The discussion around driverless cars involves job loss for truckers and taxi-drivers and the images of us jumping into a vehicle and mindlessly watching TV or reading a book as we are whisked to our destination. That will happen a day after we start flying around in pilotless planes.


Another concern, often ignored, is the training to use automated systems. Pilots, again the individuals working with our most autonomous vehicles, require significant training in the use of the safety systems; far more than the training necessary to simply fly a plane. And that training is recertified annually, not with a written test, but in simulators, to demonstrate the ability to take control, rather than simply the knowledge of how to take control. So given the possible need for safety drivers, who will train, regulate and certify their abilities?

Can more autonomous cars reduce accidents? Probably. But our technologists do us no favors in creating narratives where no one is at the wheel. It creates false expectations that legislators, being told these narratives by ‘experts’ use in guiding regulation. That is why the current legislation is more concerned with federal oversight, time limits on reporting of car failures, limitations on corporate responsibility for the autonomous vehicles used in testing and amending “…federal vehicle safety regulations to clear away any unintended hurdles for driverless vehicles — i.e. regulations that require equipment or systems that are necessary for a human driver, such as a steering wheel, but are irrelevant for a self-driving car,” and of course the concern de jour, data privacy. The concern about the loss of jobs, a promise rather than a reality given our experience with planes, is the ‘false news’ that causes Congress to exempt self-driving trucks from current regulations; after all, why complicate matters tangling with the Teamsters.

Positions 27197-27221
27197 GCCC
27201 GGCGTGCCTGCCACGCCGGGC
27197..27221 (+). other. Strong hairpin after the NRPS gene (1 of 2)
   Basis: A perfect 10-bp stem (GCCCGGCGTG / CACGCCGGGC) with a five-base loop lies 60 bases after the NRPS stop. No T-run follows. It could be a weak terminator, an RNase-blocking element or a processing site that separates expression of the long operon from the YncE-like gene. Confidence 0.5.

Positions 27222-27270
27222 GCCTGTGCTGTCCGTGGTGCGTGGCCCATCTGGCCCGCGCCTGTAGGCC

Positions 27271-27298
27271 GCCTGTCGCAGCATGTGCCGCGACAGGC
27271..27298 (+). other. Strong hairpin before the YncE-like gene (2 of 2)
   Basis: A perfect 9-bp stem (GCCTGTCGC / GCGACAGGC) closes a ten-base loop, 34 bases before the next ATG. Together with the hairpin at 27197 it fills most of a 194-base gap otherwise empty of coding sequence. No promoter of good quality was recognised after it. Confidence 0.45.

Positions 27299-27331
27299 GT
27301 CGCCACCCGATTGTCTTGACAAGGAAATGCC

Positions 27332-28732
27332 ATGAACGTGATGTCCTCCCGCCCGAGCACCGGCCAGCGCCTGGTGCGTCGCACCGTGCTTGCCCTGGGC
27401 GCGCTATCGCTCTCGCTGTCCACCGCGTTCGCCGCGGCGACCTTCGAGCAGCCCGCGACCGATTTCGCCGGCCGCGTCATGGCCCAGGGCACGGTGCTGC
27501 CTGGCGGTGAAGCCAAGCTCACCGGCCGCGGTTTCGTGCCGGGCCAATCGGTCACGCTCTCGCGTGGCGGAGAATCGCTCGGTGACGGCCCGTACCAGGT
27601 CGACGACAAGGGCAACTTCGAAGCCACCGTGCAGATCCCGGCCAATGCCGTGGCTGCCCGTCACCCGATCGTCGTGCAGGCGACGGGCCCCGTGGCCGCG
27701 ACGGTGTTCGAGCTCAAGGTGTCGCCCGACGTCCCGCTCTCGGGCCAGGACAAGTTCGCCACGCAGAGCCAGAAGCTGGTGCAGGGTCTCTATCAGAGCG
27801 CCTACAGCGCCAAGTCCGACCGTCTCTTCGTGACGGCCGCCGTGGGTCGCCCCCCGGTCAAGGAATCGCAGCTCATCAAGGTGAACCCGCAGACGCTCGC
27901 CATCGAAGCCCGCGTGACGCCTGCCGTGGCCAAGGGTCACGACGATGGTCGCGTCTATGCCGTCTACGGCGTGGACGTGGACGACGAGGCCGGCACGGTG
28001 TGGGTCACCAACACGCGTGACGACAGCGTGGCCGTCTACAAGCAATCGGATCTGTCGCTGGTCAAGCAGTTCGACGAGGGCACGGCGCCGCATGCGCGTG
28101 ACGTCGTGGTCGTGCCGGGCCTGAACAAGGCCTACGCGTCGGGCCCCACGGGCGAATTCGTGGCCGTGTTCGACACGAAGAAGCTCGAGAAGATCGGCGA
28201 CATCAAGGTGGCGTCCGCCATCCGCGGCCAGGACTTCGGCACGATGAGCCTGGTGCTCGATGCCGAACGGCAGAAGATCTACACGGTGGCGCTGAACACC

More autonomous cars are coming, but we do ourselves no favors by ignoring our 100 years of experience with autonomous aircraft in planning for how that future is likely to look. It’s not that the Uber crash is unimportant or the reporting false, it is that the coverage misleads, failing to dig deep enough to talk about what we have already learned about autonomous vehicles.

[1] Herzberg becomes visible in the car’s headlights as she pushes a bicycle across the road at least two seconds before the impact."This is similar to the average reaction time for a driver. That means that, if the video correctly reflects visible conditions, an alert driver may have at least attempted to swerve or brake," Smith said. From Bloomberg.


Chuck Dinerstein, MD, MBA

Director of Medicine

Dr. Charles Dinerstein, M.D., MBA, FACS is Director of Medicine at the American Council on Science and Health. He has over 25 years of experience as a vascular surgeon.